Since I'm not very good at formulating questions, Andrea can ask the next one.
Or does that go against the rules?

matteson's picture

I don't see why that would be a problem...

John?

John Hudson's picture

It's up to Nathan to declare the winner. Technically, Andrea is more correct, and Adriano has indicated that he would not object to her posing the next question, so I think Nathan would be justified in declaring Andrea the winner.

Let's say that if Andrea does not post a question within the next 12 hours, then Adriano will pose the next question.

matteson's picture

Alright. I like John's idea. Let's say Andrea won due to that picky little circumflex. And in lieu of a question in 12 hours, it's Adriano. Or, by Rule 15, you could nominate someone else.

cheshiredave's picture

The rules debate is disturbingly hilarious. I'm surprised the pop quiz question "What was the original version of 'Robert's Rules of Order' set in, and who was the book designer?" hasn't been posed yet.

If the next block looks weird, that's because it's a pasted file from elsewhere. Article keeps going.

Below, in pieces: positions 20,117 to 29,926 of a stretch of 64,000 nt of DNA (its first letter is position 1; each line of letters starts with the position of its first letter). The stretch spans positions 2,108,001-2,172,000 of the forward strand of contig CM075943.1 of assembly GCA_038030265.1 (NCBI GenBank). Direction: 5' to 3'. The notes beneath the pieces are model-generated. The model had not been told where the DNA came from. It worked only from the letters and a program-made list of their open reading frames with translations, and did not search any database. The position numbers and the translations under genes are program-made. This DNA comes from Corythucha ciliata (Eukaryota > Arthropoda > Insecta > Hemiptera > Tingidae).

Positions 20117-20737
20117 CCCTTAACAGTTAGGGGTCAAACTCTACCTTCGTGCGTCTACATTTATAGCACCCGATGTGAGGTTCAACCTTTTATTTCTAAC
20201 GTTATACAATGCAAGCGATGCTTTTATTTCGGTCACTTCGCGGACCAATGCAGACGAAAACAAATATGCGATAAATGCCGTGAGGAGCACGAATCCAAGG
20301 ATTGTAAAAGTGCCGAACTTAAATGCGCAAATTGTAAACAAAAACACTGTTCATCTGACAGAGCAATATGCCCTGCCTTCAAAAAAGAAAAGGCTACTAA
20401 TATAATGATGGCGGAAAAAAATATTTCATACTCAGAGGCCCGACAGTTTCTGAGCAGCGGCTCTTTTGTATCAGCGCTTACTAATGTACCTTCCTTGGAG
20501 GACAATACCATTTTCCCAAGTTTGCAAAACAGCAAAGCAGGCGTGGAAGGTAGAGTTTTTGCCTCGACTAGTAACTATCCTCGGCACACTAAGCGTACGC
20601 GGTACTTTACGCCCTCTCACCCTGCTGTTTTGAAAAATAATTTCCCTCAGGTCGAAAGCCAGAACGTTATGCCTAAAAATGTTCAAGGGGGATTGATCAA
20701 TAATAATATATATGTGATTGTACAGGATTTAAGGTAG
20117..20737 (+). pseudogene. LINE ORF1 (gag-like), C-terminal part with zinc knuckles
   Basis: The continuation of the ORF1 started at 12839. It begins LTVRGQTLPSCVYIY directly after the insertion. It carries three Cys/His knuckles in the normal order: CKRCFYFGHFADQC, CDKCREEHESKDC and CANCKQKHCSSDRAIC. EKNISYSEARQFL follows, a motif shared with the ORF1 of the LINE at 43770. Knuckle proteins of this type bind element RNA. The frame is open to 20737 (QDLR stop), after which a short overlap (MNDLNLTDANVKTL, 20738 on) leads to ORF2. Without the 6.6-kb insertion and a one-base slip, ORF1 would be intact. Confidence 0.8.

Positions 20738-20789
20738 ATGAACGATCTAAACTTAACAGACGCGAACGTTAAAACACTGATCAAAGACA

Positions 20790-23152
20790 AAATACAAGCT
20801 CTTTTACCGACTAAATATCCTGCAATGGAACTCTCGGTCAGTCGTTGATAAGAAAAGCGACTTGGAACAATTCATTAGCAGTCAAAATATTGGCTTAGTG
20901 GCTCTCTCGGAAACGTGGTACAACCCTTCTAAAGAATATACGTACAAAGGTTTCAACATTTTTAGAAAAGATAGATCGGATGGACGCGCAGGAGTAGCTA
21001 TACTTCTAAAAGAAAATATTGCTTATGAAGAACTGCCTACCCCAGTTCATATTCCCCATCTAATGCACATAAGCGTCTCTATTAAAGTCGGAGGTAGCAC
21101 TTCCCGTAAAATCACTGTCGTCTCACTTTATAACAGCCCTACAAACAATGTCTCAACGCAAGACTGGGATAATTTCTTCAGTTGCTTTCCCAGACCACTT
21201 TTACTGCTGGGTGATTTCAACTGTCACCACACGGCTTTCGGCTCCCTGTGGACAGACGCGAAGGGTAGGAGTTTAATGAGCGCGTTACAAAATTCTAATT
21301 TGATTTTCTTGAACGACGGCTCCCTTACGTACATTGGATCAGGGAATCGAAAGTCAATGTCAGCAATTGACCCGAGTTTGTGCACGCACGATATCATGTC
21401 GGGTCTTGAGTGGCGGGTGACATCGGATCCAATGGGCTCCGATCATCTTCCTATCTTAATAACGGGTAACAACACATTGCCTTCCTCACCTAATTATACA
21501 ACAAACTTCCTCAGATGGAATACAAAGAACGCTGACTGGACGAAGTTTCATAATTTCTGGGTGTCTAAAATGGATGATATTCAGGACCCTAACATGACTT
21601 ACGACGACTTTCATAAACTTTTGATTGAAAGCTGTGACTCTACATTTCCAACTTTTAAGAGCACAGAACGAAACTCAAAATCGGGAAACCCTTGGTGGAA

John Hudson's picture

What was the original version of 'Robert's [sic] Rules of Order' set in, and who was the book designer?

:-) And for bonus points: during which war between Britain and the USA did Roberts serve prior to developing an interest in parliamentary procedure?

Hmm. Maybe I need to formulate a rule about having pop quizes in the middle of the pop quiz thread.

cheshiredave's picture